Presentation on theme: "Educational Policy/ Revision 1. Summary of Institutional Racism’ and Sociological views of differential attainment and race 2. A brief history of UK Educational."— Presentation transcript:
Educational Policy/ Revision 1. Summary of Institutional Racism’ and Sociological views of differential attainment and race 2. A brief history of UK Educational Policy ! Handout and discussion/notes 3. Coffee break 4. Criticisms of Changes to Educational policy PP Slide Mini Lecture 5. Identifying Social Policy and Political/Sociological ideology: Worksheet with jumbled statements to match! 6. Think Tank Social Policy Project Activity! (Revision exercise on education and for the essay)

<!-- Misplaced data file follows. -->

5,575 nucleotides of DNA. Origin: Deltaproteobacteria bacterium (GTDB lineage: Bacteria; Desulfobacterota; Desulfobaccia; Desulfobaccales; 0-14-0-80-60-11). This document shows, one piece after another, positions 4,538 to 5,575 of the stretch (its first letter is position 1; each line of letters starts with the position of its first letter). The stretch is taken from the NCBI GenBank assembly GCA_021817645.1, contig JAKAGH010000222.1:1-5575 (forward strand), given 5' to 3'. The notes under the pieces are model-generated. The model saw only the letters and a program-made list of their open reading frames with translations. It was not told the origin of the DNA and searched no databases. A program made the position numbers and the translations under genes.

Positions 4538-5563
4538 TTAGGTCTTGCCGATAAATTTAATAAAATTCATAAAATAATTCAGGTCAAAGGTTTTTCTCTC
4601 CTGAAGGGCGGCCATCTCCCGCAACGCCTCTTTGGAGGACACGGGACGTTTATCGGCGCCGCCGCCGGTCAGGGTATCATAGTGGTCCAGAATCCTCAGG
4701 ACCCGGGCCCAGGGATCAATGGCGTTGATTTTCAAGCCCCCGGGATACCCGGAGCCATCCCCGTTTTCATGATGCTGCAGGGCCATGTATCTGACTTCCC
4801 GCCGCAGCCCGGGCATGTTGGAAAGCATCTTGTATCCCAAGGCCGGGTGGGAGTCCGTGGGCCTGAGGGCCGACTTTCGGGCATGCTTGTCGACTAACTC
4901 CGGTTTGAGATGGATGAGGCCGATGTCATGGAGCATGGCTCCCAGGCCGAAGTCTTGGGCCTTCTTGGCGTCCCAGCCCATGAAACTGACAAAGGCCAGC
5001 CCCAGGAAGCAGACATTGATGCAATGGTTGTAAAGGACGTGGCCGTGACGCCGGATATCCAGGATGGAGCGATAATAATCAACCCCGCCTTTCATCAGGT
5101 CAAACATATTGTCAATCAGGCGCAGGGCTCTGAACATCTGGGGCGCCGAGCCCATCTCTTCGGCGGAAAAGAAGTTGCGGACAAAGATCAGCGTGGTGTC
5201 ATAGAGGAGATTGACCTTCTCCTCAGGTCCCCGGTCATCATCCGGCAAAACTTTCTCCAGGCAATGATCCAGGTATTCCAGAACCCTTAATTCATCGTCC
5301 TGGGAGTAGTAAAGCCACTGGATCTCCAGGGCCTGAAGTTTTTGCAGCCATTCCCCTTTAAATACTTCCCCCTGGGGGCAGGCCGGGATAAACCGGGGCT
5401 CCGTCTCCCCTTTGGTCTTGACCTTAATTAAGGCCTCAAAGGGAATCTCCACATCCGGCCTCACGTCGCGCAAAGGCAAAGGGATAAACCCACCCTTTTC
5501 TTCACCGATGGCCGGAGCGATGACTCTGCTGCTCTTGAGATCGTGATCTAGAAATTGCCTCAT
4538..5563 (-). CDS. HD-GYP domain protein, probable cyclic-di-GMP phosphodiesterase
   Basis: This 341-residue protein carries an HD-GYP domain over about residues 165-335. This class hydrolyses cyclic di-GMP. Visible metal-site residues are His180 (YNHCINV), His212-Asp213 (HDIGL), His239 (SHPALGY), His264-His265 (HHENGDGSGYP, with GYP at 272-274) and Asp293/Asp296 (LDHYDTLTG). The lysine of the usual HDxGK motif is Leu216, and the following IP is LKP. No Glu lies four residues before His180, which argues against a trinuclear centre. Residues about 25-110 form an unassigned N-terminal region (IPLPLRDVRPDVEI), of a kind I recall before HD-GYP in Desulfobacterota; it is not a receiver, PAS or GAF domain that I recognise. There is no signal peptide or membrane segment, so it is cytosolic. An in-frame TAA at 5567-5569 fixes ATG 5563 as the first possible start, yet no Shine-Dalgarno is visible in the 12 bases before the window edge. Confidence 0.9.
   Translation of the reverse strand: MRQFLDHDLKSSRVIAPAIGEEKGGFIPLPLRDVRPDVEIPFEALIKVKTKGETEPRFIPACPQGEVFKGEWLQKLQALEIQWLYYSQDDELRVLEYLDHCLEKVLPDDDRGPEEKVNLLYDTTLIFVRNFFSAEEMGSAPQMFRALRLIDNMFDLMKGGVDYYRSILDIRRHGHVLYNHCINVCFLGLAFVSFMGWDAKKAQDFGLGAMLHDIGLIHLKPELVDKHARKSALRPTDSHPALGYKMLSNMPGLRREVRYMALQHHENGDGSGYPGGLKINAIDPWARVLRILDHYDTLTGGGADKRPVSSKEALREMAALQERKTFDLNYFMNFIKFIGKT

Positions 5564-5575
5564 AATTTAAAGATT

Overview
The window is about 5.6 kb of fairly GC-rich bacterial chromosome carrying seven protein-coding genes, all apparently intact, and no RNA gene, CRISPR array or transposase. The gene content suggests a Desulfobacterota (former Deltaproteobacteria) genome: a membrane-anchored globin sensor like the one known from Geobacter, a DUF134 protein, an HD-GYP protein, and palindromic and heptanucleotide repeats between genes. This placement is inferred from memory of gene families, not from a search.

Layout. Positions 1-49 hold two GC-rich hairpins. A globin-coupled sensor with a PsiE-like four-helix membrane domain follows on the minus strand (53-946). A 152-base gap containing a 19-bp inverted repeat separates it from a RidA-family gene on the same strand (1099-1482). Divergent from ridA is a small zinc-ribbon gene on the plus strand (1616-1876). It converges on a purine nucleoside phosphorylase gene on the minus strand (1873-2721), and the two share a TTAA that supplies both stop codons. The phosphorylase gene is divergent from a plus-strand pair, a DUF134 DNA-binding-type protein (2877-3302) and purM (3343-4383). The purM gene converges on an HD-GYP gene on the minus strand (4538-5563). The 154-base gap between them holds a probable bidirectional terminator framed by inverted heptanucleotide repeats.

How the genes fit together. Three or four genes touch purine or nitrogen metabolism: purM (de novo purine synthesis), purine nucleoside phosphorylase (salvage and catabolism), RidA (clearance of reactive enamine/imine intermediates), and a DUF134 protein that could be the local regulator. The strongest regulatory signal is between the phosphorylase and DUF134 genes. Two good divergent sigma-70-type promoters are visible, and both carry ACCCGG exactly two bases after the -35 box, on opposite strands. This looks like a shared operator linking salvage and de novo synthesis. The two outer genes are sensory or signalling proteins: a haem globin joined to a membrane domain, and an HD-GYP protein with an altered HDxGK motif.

A History of UK Educational Policy 1870 The Education Act requires the establishment of non-denominational elementary schools - for children aged five to 13 - nationwide. Schools can charge pupils no more than nine pence a week. 1880 Attendance is made compulsory until the age of 10. 1891 Elementary education effectively becomes free. 1918 Leaving age is raised to 14. 1944 Butler's Education Act seeks to encourage the "spiritual, mental and physical" well-being of the community. It creates the "tripartite", hierarchical system of grammar, technical and secondary modern schools. Selection is decided by an exam taken at the age of 11. Meanwhile, the school leaving age is raised to 15. 1951 General Certificate of Education (GCE) O- levels and A-levels are introduced, replacing the School Certificate and the Higher School Certificate. These were primarily grammar school exams. Some education authorities established their own leaving examinations for youngsters not taking GCEs. 1964 Harold Wilson's newly-elected Labour government promises to set up comprehensive schools, combining pupils of all ability levels. 1965 The Certificate of Secondary Education (CSE) is introduced for secondary modern pupils, to cater for those not sitting O-levels. 1973 School leaving age raised to 16. In 1976 another Wilson administrations compels all local authorities to introduce these. But this legislation is repealed by the Tories in 1988 The General Certificate of Secondary Education (GCSE) replaces O-levels and CSEs. The National Curriculum, stipulating subjects to be studied until the age of 16, is also introduced. 1994 An A* grade is added to GCSEs to differentiate between top and lower A grades. 1995 The government introduces National Curriculum Tests, often called Sats, for all children aged seven, 11 and 14 ( tests for seven year olds were first tried in 1991). 1996 General National Vocational Qualifications (GNVQs) are offered as a more work-based alternative for non-academic students. 1997 The National Literacy Strategy, aimed at raising standards to those of the UK's main competitors, is introduced for primary schools in England. 2000 Advanced Subsidiary (AS-level) exams are brought in for 17 year olds. These are qualifications in their own right but also a halfway stage in the A-level course, unlike the Advanced Supplementary exams they replace. Plans are also revealed to replace the lower tiers of GNVQ with vocational GCSEs, with the stated aim of putting academic and vocational education on a par. 2002 Several hundred A-level papers are regraded amid fears the reforms have been rushed through. 2004 Mike Tomlinson, the former inspector of schools in England, proposes replacing GCSEs, A-levels and the "soup" of vocational qualifications with a four-part diploma for 14 to 19 year olds. It calls for "core skills", such as numeracy and literacy, to be compulsory before pupils can qualify. The plans would alter the English education system more radically than any others since However, Mr Tomlinson says the changes will be "evolutionary, not revolutionary", taking around 10 years to implement.